Natural gas markets spent most of the week in retreat, as  futures traders puzzled over mixed signals in the medium- to long-range forecast and the spot market suffered a let-off in demand following last weekend’s cold temperatures. The NGI Weekly Spot Gas Average fell a dime to $2.99/MMBtu.

Prices moderated in the Northeast this week after last week’s wintry surge. Algonquin Citygate tumbled 85 cents to $3.65, while Iroquois Waddington fell 33 cents to $3.33. Tennessee Zone 6 200L dove $1.44 to $3.63. Further south, Transco Zone 6 New York fell 54 cents to $3.14.

After a rough shoulder season, Appalachian producers have continued to benefit from the onset of winter pricing. Dominion South added 23 cents for the week to average $2.51, while Tetco M-2 30 Receipt jumped 28 cents for the week to $2.54. Columbia Gas gave up 2 cents to $2.96.

In the Midwest and Midcontinent, Chicago Citygate dropped 14 cents to $3.05, while Northern Natural Demarcation fell 16 cents to $2.96.

Elsewhere in the spot market this week, Henry Hub fell 4 cents to $3.08, while Transco Zone 5 dropped 17 cents to average $3.13.

Out west, the import-constrained SoCal Citygate had its ups and downs but ultimately finished the week 11 cents lower at $4.06, in line with other regional prices. In California, soft demand late in the week helped SoCal Citygate avoid a price blowout amid yet another import restriction across the southern border at Otay Mesa.

The soft demand in the California area seemed to weigh on West Texas prices this week, especially out of the Permian Basin. El Paso Permian tumbled 19 cents to $2.56, while Waha dropped 20 cents to $2.61.

In Western Canada, NOVA/AECO had its problems during the week, despite an uptick in eastward flows coinciding with the TransCanada Mainline’s new discounted toll. Prices there tumbled C48 cents to C$2.01/gj. An abundance of supply challenged the forwards markets there as well.

In the futures market, the December contract ended on a high note Friday after some uncertainty in the weather outlook had the bears in control for much of the week. After four falling the previous four trading days, December settled 4.4 cents higher at $3.097 Friday, down from last Friday’s settle of $3.213.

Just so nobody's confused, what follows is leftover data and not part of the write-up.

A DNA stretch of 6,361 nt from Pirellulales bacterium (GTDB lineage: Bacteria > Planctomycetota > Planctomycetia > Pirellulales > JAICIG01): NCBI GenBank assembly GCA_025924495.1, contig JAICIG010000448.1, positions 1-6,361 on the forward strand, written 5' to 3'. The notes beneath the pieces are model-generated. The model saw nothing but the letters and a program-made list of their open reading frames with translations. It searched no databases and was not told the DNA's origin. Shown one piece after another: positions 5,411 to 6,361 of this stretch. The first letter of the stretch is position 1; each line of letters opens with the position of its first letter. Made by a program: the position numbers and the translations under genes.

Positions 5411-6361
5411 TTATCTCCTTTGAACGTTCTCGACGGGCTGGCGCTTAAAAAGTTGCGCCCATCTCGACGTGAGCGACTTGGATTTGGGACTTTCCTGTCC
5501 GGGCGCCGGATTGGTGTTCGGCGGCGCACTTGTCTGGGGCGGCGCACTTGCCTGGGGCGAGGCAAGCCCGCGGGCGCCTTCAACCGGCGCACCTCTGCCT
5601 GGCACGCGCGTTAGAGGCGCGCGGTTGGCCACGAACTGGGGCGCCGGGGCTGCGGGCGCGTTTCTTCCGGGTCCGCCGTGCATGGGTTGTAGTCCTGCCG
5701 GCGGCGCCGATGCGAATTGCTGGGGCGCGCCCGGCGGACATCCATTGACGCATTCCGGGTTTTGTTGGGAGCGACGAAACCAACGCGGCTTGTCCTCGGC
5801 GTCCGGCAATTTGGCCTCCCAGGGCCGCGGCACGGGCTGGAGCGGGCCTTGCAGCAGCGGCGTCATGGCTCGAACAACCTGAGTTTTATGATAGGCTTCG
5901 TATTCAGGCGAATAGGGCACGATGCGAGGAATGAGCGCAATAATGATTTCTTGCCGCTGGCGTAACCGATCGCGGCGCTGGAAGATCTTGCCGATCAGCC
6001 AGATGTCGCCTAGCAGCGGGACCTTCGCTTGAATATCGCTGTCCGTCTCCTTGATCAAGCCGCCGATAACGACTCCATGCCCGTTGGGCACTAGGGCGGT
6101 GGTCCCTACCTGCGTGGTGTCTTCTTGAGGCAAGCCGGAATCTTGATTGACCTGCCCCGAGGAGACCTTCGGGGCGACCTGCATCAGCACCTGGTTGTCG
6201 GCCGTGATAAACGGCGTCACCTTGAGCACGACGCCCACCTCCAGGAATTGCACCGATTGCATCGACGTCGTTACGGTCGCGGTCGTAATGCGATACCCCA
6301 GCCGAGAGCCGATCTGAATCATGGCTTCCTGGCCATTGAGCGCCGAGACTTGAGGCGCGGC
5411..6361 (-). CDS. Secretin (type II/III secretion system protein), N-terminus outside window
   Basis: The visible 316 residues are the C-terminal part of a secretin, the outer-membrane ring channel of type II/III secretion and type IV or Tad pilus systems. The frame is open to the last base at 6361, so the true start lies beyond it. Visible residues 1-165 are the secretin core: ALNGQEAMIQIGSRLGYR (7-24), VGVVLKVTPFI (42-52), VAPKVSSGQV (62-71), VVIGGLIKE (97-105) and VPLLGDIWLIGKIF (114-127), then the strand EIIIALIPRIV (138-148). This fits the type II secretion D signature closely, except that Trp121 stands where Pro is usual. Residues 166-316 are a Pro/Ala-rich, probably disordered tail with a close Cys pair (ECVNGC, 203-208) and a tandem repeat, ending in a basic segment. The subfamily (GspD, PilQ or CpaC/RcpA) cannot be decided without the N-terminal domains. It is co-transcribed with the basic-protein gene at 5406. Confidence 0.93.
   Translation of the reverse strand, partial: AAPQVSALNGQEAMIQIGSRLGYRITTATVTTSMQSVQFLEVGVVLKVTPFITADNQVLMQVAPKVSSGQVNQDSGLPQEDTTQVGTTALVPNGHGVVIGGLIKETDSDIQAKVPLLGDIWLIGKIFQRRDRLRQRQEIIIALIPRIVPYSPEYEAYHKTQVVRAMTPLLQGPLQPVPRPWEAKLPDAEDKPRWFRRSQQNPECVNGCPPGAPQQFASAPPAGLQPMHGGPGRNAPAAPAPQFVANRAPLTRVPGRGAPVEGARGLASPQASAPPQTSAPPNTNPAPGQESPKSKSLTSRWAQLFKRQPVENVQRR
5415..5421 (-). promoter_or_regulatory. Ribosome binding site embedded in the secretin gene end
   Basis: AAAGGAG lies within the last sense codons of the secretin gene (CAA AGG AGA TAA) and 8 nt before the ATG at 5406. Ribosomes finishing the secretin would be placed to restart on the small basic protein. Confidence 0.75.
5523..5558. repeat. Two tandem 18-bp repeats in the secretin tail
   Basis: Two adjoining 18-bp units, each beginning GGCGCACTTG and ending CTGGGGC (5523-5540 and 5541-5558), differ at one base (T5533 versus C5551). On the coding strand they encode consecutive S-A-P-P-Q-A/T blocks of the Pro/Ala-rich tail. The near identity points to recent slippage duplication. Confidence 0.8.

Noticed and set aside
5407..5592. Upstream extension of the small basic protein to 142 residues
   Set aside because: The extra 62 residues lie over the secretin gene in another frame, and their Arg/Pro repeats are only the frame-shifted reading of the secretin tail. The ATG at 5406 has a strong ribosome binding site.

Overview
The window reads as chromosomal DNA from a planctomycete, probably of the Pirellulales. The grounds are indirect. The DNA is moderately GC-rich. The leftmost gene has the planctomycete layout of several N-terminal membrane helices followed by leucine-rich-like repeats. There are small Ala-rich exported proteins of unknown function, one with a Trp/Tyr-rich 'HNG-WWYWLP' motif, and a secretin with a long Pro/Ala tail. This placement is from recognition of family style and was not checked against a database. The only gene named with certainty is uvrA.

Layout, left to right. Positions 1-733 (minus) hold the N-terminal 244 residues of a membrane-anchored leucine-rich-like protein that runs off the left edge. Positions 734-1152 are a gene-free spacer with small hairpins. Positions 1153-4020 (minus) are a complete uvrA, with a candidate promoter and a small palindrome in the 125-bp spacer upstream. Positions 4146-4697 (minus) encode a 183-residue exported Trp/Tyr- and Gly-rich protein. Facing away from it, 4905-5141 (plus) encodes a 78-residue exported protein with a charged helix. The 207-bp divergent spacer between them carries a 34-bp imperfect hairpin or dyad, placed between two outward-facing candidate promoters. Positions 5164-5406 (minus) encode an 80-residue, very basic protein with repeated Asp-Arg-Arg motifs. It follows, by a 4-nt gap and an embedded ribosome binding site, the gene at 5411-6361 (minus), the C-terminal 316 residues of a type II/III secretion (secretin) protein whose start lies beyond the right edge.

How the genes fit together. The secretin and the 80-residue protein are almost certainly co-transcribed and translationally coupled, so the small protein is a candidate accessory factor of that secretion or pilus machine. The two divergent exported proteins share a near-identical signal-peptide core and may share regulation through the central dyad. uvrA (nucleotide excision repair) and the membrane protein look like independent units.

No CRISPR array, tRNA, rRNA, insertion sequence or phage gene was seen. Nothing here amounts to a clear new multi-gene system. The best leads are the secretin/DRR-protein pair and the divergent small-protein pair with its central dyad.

The futures market retreated even as the Energy Information Administration (EIA) reported the first storage withdrawal of the season Thursday; natural gas bulls seemed unimpressed even as the final number came in slightly tighter than market expectations.

EIA reported an 18 Bcf net withdrawal for the week ended Nov. 10. Last year, 34 Bcf was injected, and the five-year average for the period is a build of 12 Bcf.

The bulls struggled to find inspiration in the final number. After trading as high as $3.11 earlier in the morning, the December contract fell following the 10:30 a.m. EDT release, going as low as $3.07 and generally staying within a penny or so of Wednesday's $3.080 settlement. By 11 a.m. EDT, December was trading right nearly even at $3.080.

The market had been looking for a withdrawal of around 14 Bcf, based on the average from a Reuters survey of traders and analysts. Responses to that survey ranged from -23 Bcf to -3 Bcf.

Stephen Smith Energy Associates had projected a withdrawal of 14 Bcf. ION Energy's Kyle Cooper had predicted a 17 Bcf withdrawal, while PointLogic Energy had called for a 6 Bcf withdrawal.

"Again we saw a print that was relatively close to market estimates, though this one was slightly tighter than expected," said Bespoke Weather Services in a note to clients. "The print reflected strong power burns that we observed last week, though those are easing this week as cash falters a bit more.

"We see the print as adding a bit more support for the gap from $2.98-$3 that remains at risk of being filled, though we are now more sensitive to any additional gas-weighted degree day (GWDD) additions, which could keep us from falling quite as far. Still, initial volatility around the print indicates we likely need more long-range GWDDs to break upwards."

The report period featured a blast of cold temperatures that swept through the Midwest and Northeast late in the week and into the weekend, a development that prompted an early-week surge in the December contract and led to broad-based gains in the cash market.

Natural gas markets have pulled back this week, weighed down by moderating demand in the short-term and mixed signals in the weather outlook for late November.

Total working gas in underground storage now stands at 3,772 Bcf versus 4,043 Bcf a year-ago and a five-year average of 3,873. The year-on-five-year deficit grew by 30 Bcf week/week, from -71 Bcf to -101 Bcf, EIA data show.

Every region outside of the South Central reported a withdrawal for the week, led by the East, which reported a -10 Bcf flow.

The Midwest and Mountain regions each withdrew 4 Bcf, while the Pacific withdrew 2 Bcf, according to EIA. The South Central region saw a net injection of 2 Bcf, including 5 Bcf added to salt storage and 3 Bcf withdrawn from nonsalt.

Natural gas futures rebounded Friday on a colder medium-range weather outlook after retreating for most of the week. In the spot market, a cold system that was expected to move in over the weekend wasn't enough to spur buyer interest in locking in three-day deals, and the NGI National Spot Gas Average fell 6 cents to $2.91/MMBtu.

December natural gas broke a four-trading-day losing streak Friday, going as high as $3.127 before settling 4.4 cents higher at $3.097. January settled 3.8 cents higher at $3.191.

Bespoke Weather Services told clients Friday that it's outlook is "not yet bullish despite the recent rally in prices. Since the settle prices have wandered up quite a bit, seemingly supported by the strip as a whole and accordingly we do not see as much of this move being driven by" some colder trends that emerged overnight in the European forecast ensembles.